The frequency stability of the Icom IC-9700 as originally delivered by Icom, has been found to be rather disappointing. Although the radio has a 10MHz frequency reference input, it (as of firmware V1.06) does not discipline the internal reference oscillator to the external 10MHz frequency, and the frequency of the unit varies significantly during both extended transmit and receive periods (With my unit I am seeing variations of the order of 60-70Hz at 432MHz, and up to 200Hz at 1296MHz).
The fan in the unit does not run while the unit is in receive mode, and this appears to be a cause of significant temperature variations within the transceiver.
A minor modification that allows the fan to run at approximately half speed allows the temperature within the transceiver to remain much more constant and (for my unit) has reduced the frequency variations to typically no more than 4-5Hz during testing.
The modification consists of adding a 6.8V Zener diode across the transistor that is used to power the fan.
6.8V 5W Zener diode.
Remove the carrying handle if fitted.
Remove the 12 small screws securing the bottom cover to the transceiver N.B. Use a JIS screwdriver to avoid damage to the screw heads).
Remove the bottom cover.
Locate the fan connector (labelled “J2881 FAN”) towards the rear of the transceiver.
Remove the fan plug to facilitate access.
Trim and bend the leads of the Zener diode to fit neatly between the tab connection of the transistor, and the pin of the fan socket that the red wire of the fan is connected to.
Tin the end of the cut leads of the Zener diode.
Carefully solder the Zener diode into place.
Reconnect the fan connecting plug.
Replace the bottom cover of the transceiver.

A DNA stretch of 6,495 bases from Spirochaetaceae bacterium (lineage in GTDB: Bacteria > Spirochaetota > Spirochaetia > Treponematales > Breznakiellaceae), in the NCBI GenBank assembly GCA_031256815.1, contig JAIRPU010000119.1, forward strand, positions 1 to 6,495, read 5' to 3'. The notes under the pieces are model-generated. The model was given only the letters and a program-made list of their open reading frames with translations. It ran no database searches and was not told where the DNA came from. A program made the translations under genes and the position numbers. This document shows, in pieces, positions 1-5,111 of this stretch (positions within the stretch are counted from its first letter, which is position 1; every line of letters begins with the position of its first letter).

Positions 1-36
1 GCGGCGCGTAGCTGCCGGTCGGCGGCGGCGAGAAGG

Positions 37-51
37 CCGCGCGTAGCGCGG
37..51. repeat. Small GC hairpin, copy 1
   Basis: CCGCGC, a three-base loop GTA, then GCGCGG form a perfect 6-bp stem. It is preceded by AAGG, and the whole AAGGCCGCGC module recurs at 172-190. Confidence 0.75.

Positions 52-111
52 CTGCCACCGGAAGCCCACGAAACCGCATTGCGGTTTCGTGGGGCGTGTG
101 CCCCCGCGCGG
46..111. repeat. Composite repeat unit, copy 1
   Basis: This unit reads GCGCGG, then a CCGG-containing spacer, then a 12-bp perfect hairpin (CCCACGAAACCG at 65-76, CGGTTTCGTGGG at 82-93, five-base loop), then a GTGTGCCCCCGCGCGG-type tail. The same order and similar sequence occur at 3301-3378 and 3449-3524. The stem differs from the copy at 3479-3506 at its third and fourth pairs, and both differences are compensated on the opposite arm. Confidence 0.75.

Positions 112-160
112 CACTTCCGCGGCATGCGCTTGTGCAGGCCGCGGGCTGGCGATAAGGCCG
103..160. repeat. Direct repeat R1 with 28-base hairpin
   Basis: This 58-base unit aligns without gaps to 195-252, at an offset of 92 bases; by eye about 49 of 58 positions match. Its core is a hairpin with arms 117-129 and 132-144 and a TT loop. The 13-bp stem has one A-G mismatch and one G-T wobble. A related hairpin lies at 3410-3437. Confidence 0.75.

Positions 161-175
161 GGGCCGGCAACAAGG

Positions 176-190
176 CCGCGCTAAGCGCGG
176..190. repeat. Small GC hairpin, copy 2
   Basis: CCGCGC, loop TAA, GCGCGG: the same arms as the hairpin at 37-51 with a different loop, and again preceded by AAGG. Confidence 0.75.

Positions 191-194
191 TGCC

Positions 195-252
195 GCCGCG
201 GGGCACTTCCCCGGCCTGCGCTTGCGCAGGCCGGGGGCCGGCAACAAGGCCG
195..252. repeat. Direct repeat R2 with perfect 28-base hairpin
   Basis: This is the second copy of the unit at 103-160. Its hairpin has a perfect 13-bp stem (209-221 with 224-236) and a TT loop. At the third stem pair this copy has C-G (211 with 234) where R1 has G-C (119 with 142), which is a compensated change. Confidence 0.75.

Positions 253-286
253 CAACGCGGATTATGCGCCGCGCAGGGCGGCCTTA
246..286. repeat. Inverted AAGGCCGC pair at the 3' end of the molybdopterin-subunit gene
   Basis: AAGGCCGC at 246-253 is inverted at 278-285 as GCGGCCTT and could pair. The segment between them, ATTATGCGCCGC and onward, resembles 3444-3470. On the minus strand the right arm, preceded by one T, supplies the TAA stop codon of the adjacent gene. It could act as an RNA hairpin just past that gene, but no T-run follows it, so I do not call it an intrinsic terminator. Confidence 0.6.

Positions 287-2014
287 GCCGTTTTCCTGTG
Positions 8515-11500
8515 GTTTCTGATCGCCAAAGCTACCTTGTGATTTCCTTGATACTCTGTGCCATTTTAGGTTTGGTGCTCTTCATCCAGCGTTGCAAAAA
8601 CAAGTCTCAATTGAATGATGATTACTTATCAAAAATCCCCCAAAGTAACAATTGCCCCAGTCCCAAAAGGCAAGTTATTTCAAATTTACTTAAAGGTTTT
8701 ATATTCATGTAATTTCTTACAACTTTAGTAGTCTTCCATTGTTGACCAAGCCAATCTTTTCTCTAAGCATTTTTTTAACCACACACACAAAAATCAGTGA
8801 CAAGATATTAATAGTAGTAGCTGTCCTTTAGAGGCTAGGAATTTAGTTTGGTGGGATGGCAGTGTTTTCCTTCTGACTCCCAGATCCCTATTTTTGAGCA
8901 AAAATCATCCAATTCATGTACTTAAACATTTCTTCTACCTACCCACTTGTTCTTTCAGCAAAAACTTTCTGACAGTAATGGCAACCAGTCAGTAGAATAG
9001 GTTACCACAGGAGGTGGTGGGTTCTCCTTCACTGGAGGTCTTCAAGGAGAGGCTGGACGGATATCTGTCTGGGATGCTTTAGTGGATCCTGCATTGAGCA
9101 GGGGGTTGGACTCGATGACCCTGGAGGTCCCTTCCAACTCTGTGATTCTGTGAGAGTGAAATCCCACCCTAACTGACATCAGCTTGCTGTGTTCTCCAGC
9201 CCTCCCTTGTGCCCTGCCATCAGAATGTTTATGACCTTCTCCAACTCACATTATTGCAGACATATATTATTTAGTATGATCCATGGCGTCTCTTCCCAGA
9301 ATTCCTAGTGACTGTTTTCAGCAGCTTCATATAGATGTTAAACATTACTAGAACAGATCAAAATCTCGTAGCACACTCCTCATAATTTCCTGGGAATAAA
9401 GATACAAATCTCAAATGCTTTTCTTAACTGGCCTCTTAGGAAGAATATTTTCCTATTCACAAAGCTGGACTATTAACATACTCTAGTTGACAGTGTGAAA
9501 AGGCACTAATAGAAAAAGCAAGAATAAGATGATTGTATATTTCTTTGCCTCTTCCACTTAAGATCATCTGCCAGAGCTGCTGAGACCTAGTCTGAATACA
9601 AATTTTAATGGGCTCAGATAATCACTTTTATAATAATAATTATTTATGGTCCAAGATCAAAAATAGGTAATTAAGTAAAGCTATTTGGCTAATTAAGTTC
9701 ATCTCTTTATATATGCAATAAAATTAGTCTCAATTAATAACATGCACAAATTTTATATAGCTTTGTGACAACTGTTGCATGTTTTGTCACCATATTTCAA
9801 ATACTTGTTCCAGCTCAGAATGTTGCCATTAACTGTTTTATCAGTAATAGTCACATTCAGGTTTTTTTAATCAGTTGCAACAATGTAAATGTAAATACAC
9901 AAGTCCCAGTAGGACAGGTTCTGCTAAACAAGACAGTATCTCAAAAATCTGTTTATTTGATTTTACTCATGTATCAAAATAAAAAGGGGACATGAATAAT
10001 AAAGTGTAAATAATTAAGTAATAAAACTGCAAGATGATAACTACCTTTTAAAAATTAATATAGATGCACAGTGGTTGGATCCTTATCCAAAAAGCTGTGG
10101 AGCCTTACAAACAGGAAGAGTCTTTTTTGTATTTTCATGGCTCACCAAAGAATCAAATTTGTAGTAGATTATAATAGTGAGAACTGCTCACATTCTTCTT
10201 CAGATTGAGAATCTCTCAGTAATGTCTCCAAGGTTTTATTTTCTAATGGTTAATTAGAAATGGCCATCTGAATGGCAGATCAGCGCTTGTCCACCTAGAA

Replace the carrying handle if previously removed.
I was randomly tuning around tonight, testing a new antenna, when I happened upon a lil’ role playing game going down on a local 2 meter repeater. Adults, teens, even kids were playing! So blessed. This is the kind of fun stuff I’d like to see more of on the bands.
One of the things I’ve wanted to do for a year or two now is to figure out a way to share my hobby and solder antics with a wider audience. Youtube is one option, but it’s so non-realtime. Over the past year or two, Twitch has expanded a lot of their categories to include more “IRL” (as it was originally called) categories; they’ve now since expanded into various subsections like Science and Technology, Just Chatting, Etc.
So, without further ado, I’d like to announce that we have started a twice-a-week Twitch stream here, on the mattyzcast. I’ve got a couple cameras and lights set up, we’ve set up Streamlabs to composite our video sources together, and twice a week we’re going to get on live, play radio, solder things up, chitchat and answer audience questions, and just generally run our mouths a bit.
So far (we’ve done one test and one real episode), the response has been great and amazing. I’m so excited and it’s really brought a bunch of energy back to the hobby – anybody that knows me in real life knows that if you bring up just about anything electronic or radio to me, I’ll run my mouth until you tape it shut. So, this is a great outlet for me, and a great source of fun and learning for everybody that tunes in!
(I will advise that it will generally be not-safe-for-kids, just due to the fact that I’ve got some salty language now and then.)
Goofin’ – built a drive-on mount and stuck a few sections of TV mast on it. I bolted an MFJ 3/8 x 24 mount on top and replaced one of the bolts with an eye bolt to hang dipoles or whatever I want from. Continue reading Drive-on mast mount fun